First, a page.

By Henry Bromell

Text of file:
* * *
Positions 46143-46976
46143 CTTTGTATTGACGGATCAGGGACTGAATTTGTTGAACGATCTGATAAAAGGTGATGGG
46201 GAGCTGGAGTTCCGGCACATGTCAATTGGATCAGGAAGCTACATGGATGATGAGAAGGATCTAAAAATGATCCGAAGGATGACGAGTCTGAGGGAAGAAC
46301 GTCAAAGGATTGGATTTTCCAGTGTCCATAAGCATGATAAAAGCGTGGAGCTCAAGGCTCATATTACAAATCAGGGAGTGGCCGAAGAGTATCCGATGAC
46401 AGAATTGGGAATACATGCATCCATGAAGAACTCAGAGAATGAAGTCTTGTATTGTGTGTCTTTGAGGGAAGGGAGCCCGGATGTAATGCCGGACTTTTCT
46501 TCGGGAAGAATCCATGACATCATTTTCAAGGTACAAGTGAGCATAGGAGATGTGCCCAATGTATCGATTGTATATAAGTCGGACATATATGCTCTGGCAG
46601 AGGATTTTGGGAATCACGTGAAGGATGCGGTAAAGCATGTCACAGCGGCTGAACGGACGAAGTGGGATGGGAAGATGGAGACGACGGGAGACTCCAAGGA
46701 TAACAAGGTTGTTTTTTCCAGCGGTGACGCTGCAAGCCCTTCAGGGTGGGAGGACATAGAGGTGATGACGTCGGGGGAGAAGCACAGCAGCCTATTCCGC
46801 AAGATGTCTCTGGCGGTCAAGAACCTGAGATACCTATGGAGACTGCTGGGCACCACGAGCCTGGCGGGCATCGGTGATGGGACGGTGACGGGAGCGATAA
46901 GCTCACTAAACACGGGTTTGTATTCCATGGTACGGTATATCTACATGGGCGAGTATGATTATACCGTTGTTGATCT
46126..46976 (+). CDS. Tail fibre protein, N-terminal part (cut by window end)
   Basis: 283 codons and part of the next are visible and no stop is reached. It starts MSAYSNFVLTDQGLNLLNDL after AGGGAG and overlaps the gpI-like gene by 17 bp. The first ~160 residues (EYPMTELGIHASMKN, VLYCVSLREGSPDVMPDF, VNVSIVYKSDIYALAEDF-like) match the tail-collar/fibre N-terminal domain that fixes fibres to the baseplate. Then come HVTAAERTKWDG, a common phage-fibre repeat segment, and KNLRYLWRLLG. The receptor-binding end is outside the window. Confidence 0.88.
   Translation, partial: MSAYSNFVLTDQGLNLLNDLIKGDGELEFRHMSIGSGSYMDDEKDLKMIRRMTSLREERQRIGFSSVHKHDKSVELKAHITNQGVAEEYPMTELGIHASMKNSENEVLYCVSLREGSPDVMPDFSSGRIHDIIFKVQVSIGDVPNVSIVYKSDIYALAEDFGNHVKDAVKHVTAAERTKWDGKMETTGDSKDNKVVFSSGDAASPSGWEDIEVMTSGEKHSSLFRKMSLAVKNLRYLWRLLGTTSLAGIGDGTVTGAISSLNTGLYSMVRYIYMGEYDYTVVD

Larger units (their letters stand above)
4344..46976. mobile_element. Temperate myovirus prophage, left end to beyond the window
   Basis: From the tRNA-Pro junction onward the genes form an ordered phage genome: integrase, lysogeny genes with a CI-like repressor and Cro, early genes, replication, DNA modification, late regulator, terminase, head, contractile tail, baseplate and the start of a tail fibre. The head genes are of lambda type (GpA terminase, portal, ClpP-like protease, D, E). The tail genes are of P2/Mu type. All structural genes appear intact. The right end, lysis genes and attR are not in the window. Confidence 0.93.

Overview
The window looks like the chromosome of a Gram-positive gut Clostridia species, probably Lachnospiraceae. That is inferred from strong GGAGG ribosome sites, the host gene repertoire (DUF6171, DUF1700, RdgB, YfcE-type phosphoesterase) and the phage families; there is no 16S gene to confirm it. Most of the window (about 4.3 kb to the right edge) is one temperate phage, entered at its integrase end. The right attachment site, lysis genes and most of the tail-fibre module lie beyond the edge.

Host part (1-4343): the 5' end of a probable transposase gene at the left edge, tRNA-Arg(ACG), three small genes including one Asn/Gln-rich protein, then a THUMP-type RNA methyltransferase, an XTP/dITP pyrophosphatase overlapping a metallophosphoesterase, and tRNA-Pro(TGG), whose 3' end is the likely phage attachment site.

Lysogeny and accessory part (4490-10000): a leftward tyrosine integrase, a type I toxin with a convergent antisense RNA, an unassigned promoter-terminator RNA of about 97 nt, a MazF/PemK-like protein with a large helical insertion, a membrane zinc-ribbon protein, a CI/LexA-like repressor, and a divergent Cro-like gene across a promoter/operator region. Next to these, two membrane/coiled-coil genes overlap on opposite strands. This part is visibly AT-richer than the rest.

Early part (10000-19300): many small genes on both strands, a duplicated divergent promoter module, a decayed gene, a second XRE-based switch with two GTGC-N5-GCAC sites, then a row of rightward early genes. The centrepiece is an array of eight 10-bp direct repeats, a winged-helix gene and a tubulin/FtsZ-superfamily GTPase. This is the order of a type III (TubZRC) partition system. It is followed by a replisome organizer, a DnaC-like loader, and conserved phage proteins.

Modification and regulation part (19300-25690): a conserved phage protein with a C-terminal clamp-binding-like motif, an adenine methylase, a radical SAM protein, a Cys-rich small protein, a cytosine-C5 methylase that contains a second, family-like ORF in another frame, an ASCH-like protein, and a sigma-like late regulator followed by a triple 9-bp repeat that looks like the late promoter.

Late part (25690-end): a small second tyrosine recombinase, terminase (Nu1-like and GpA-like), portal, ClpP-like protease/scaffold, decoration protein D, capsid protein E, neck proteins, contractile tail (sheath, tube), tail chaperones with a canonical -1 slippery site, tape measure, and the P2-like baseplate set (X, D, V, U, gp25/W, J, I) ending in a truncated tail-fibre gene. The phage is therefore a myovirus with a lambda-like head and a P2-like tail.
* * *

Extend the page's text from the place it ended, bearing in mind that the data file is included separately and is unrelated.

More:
"Little America opens in Boston today and tells the story of a man in search of the truth about his father’s past, a past locked away in the C.I.A.’s code of silence. Terry Hooper’s father—-Quaker-raised, Yale-educated, a sometime poet, now a retired (is he?) State Department veteran—was, in the 1950s, the C.I.A. station chief in Kurash, a small, newly constituted Middle Eastern country, a country caught in the grip of cold war politics, a country of beautiful and frightening Otherness (Arab women hidden behind their veils, scar-faced men on horseback with curved sabers, and streets that melted in the heat), 90 percent Muslim, lodged like a walnut between Syria and Iraq. Mack Hooper’s assignment: to win the confidence of the King of Kurash, an enigmatic, British-educated desert aristocrat to whom no one, not even the U.S. Ambassador, had been able to get close. In a narrative that moves backward and forward in time, Terry puts together the pieces of the puzzle that has haunted him. Is his father a good man? Was he a friend to the young King, or a diplomat-seducer sent to betray him?"